Ireland Old News

The Times
London, Middlesex, England

July 06, 1846



Some 48 hours after a heterogeneous majority of 78 members of the House of Commons had declared by their votes against the necessity of the Protection for Life (Ireland) Bill, a most atrocious case of murder occurs in the county of Cavan, where the slumbering system of "Molly Maguireism" appears to be reviving, invigorated by a long abstinence from active operations, and fortified by the notion that the English Legislature has, by its recent net, pronounced finally against the adoption of any extraordinary measures for the detection and repression of crime. The particulars – and more horrifying ones have been rarely recorded in the annals of assassination – are thus given in the Fermanagh Reporter:--

"BELTURBET, June 30.-- A terrible outrage, which ended in murder, occurred last night on the lands of Derrycraghan, near this town. Three men came to the house of Tom Burns, dragged him out of his bed (in which were his wife and three children), one carrying him by the feet, the other two by his arms, and murdered him in a most coldblooded manner. Two of the ruffians held Burns by his arms against a table at his own door while the third deliberately groped for his short ribs, and discharged a pistol filled with duck shot. The shot spread upwards, and took effect in his lungs and heart. Poor Burns lived from 1 o'clock last night until some time to-day, and on the police being sent for he gave information against the three men, neighbours whom he knew and identified. They are now in Cavan gaol. Their names are Smith, Farrelly, and Reilly, who fired the shot. Burns had ceased to worship as a Roman Catholic, attended the Church of England, and had given information respecting Ribandism, for which he has been murdered. Captain Gibbons and a mounted policeman, with constable Harrison and sub-constable Mortimer, composed the party who so promptly arrested the murderers of Burns. In the same direction, but nearer Killeshandra, shots have been fired at men named Donohoe and Hassard, arising out of disputes about land. A gun was taken from Hassard, for which three men were also committee."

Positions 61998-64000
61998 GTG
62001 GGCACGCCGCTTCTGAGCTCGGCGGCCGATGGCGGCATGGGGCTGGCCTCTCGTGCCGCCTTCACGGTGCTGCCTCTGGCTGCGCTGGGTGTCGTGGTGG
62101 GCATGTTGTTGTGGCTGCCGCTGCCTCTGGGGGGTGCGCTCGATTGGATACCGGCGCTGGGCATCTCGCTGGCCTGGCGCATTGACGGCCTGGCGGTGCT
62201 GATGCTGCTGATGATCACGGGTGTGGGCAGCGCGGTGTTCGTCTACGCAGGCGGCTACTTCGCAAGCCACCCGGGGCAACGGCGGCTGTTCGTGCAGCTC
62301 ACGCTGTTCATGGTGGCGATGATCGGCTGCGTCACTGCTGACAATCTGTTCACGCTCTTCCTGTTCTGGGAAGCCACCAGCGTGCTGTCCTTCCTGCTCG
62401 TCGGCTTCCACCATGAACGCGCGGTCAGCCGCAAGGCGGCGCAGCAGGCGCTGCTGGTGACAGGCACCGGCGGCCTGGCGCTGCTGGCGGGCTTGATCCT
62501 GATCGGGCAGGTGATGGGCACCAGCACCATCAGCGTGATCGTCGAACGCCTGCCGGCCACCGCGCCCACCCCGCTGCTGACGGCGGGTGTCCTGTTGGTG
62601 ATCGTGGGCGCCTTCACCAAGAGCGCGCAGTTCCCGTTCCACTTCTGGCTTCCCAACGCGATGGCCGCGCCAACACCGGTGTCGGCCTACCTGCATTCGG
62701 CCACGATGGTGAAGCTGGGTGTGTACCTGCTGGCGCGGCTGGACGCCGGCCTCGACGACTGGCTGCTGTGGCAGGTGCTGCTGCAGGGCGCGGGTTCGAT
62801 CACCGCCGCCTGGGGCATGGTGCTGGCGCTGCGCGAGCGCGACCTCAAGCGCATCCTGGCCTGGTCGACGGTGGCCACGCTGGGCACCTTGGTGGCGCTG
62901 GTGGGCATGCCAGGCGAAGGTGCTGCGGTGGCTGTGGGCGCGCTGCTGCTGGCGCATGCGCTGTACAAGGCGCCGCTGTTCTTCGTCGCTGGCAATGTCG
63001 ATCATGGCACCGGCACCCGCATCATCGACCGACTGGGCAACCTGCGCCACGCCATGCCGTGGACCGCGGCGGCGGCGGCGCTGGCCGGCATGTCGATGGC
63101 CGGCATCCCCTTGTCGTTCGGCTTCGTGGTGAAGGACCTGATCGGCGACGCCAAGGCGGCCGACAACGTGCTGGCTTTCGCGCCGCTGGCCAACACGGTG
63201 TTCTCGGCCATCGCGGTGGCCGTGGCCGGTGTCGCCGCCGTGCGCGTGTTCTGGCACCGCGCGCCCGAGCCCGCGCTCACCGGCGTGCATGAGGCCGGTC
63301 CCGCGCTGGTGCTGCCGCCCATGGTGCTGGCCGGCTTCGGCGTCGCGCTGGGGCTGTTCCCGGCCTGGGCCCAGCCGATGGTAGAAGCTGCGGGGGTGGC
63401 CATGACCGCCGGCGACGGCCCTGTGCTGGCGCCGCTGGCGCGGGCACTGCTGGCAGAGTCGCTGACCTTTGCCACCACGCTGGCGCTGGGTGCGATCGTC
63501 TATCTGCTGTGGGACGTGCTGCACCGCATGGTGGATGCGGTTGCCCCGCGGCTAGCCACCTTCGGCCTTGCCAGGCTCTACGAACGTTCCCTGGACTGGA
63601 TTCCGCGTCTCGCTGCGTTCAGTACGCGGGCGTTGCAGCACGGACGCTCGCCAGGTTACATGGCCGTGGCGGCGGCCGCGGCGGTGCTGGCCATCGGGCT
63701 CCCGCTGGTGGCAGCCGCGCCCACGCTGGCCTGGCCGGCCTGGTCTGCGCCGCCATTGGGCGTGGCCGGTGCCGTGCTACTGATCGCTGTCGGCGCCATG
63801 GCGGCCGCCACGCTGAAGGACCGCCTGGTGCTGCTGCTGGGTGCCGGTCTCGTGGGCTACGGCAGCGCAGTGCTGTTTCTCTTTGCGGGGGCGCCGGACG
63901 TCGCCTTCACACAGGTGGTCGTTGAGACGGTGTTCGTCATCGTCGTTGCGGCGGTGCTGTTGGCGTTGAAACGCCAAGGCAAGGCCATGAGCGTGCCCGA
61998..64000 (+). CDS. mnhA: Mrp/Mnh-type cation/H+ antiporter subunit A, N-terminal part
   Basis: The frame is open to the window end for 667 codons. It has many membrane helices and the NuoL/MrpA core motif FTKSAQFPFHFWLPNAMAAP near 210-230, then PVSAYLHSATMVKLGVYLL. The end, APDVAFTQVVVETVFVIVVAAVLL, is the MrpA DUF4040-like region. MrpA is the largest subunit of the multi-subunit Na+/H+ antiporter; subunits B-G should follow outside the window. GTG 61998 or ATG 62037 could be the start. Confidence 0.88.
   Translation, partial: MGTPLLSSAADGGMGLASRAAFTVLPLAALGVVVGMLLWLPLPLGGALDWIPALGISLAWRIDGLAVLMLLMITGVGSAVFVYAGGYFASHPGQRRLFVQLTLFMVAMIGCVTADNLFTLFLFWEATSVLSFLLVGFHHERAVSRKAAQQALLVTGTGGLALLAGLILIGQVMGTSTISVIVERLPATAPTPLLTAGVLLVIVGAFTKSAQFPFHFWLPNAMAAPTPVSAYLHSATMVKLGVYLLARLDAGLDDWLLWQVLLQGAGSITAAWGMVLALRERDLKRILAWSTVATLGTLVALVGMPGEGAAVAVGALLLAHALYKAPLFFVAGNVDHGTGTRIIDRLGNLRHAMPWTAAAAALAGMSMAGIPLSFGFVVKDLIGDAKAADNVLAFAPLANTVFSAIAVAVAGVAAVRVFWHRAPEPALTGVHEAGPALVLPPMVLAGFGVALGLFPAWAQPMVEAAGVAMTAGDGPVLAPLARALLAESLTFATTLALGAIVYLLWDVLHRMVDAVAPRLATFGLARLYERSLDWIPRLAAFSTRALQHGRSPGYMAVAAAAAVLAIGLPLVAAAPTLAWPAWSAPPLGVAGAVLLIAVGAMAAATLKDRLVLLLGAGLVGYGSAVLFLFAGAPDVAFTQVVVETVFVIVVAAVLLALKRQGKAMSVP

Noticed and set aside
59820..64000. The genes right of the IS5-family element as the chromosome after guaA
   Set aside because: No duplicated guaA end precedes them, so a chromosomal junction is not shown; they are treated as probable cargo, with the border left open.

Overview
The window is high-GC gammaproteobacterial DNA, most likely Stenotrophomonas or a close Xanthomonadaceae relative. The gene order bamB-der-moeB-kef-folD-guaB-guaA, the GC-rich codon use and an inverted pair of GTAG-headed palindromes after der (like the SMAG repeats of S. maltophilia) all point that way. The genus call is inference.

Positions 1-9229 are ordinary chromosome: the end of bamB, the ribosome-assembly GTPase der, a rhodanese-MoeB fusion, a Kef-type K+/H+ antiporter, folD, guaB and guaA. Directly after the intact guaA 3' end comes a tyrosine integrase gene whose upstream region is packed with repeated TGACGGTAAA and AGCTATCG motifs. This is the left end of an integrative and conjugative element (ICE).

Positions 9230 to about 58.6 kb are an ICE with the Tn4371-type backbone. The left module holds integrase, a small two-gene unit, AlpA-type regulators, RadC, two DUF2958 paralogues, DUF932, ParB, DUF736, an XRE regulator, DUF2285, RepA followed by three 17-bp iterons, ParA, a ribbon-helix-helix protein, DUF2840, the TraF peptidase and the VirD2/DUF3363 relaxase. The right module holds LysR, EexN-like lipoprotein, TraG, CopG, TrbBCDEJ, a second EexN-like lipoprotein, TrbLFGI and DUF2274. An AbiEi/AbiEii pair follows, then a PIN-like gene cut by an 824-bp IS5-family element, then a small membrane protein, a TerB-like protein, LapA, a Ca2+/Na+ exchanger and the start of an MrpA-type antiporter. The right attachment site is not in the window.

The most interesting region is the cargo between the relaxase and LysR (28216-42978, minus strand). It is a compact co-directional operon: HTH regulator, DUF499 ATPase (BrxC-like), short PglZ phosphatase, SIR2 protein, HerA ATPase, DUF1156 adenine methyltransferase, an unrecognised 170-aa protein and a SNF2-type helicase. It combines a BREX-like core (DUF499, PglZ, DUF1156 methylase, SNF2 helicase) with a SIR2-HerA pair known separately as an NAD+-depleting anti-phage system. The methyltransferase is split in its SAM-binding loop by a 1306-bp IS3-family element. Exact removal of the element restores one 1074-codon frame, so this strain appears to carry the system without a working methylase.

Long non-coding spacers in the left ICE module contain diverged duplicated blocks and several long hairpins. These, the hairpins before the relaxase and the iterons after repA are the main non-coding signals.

Another account says, that the murderers deliberately felt for the beating of the unhappy victim's heart, then placing the muzzle of the pistol to the spot fired into his body.

Jul 28, 1846


At Templeport, on the 23d inst., by the Rev. Thomas LA NAUZE, Francis PYNER, Esq., Captain 5th Fusiliers, to Mary NEILSON, only daughter of the late T. GREY, Esq., and relict of the late John BAKER, Esq., of Ashgrove, county of Cavan.

Submitted by: County Cavan Newspaper Transcription Project

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